The buzzards get a clue...  
Tuesday, August 12, 2003 7:34:59 PM EDT

Seems the buzzards finally figured out that there was a delicious (to a buzzard), fresh meal 'o possum sitting in an open air cafe in front of my house just begging to be consumed by somebody. In two days, they've reduced it to a shiny white spine and a small pile of hair.

Thanks guys. I knew I could count on you.

Posted by: Marc  

Hackers...who needs 'em?  
Monday, August 11, 2003 8:02:41 PM EDT

I spent most of my day watching an interesting hack unfold on one of the web servers I have at work. I actually noticed it starting on Friday and was able to quickly determine that that it was the RPC buffer overflow exploit that Microsoft has been harping about for the past few weeks. I blocked the network address block (from Korea) that originated the attack on me, but didn't patch the server because I've been burned worse by patches than the hacks themselves before. I figured I'd just keep an eye on the server since the exploit wasn't doing anything real malicious. It would just hang the server, which is no big deal on a weekend. But this morning when I woke up, I checked the server and it was hung again, so I restarted it, which I can do from home and got ready for work. It was still fine when I got there, but I noticed a ton of activity in my logs. All attempting some variation of the same exploit and now the attacks were coming from servers in my own network space. The attacks were coming fast and furious too. Finally, the thing I most feared happened. One of the attacks was successful and it planted a worm. This is what everyone's been fearing from this latest exploit. A worm that goes on to attack other systems. NOT GOOD. I found it quickly enough and chopped its little head off. I put a read only bogus stub in its place so that it couldn't reload itself and went ahead and patched the server before resetting it. I kept my fingers crossed that it would reboot without incident. Fortunately it did. But I've read reports that the Windows 2000 patch isn't completely reliable so I also blocked all RPC port (135) transmission in or out of the firewall for added security. That did the trick. The firewall was blocking attacks all day and doing a fine job of it too. But damnit, why the hell should I even have to worry about crap like this?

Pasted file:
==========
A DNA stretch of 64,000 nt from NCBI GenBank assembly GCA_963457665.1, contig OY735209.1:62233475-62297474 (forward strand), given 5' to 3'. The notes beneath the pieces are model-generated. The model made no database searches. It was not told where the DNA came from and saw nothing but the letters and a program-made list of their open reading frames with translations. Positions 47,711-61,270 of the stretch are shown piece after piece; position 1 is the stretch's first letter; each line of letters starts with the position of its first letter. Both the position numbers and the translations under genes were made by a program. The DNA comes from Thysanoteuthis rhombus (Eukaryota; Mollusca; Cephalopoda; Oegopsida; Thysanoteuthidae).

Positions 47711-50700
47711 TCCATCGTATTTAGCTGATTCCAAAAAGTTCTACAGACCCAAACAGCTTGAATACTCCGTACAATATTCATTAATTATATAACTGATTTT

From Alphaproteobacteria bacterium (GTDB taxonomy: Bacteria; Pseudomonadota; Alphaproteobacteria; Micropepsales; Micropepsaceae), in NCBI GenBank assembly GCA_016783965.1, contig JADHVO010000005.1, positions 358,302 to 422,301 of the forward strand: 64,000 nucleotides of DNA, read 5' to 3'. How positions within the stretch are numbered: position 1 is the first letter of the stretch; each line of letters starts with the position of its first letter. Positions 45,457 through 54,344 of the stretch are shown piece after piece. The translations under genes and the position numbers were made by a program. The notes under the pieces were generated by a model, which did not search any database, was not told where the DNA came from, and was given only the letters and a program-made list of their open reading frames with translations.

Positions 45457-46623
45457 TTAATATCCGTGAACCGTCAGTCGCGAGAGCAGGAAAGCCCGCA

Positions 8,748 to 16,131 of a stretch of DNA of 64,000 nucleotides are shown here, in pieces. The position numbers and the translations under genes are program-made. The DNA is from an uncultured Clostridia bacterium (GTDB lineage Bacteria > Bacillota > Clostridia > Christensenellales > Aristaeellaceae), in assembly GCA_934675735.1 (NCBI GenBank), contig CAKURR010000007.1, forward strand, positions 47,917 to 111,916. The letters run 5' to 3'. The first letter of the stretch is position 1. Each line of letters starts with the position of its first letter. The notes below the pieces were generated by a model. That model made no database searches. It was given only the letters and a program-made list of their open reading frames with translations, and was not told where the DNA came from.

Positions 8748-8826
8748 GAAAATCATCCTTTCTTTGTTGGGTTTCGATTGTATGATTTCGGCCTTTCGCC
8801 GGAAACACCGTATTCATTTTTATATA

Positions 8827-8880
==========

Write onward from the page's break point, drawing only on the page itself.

Hackers have WAY too much time on their hands if you ask me. It's just too bad all that talent is going to waste.

UPDATE: The specific worm that hit me was this one called MSBLAST, which apparently really made the rounds yesterday.

Posted by: Marc  

Dumb Ass Buzzards  
Sunday, August 10, 2003 12:29:20 PM EDT

Somebody hit a possum in front of my house yesterday. I noticed it on the road while I was cutting the front lawn field. I also witnessed several people hitting the thing directly (idiots) and wincing once they realized what they'd done. I got tired of seeing that lifeless carcass lying out there being ever more flattened with each passing vehicle. By the end of the afternoon, some buzzards noticed it too. They were doing the circling thing overhead.

But it's hard for a buzzard to clean up a road kill if it's still in the road. They have to fly away every time a car comes along. So I figured I'd help 'em out. I took a shovel and went and scraped that nasty critter up off the road and put it in plain sight right in my front yard field. Today I noticed a boat load of buzzards circling my house. "Cool", I thought, they're gonna clean it up.

But noooooo, they were circling my house over a stupid snake that I killed accidently while cutting the back yard field yesterday.


Now I gotta figure out what to do with that damned rotting possum. My dogs are gonna be all over that thing real soon if the retarded buzzards don't get a clue...and fast.

Posted by: Marc  

3 Blogs In - 3 Blogs Out  
Saturday, August  9, 2003 09:01:39 AM EDT

I've been doing a little blog roll surfing and noticed that a few of the blogs that I used to like have suddenly vanished. Oh well, occasionally you have to pull out the loppers and prune out the deadwood I guess.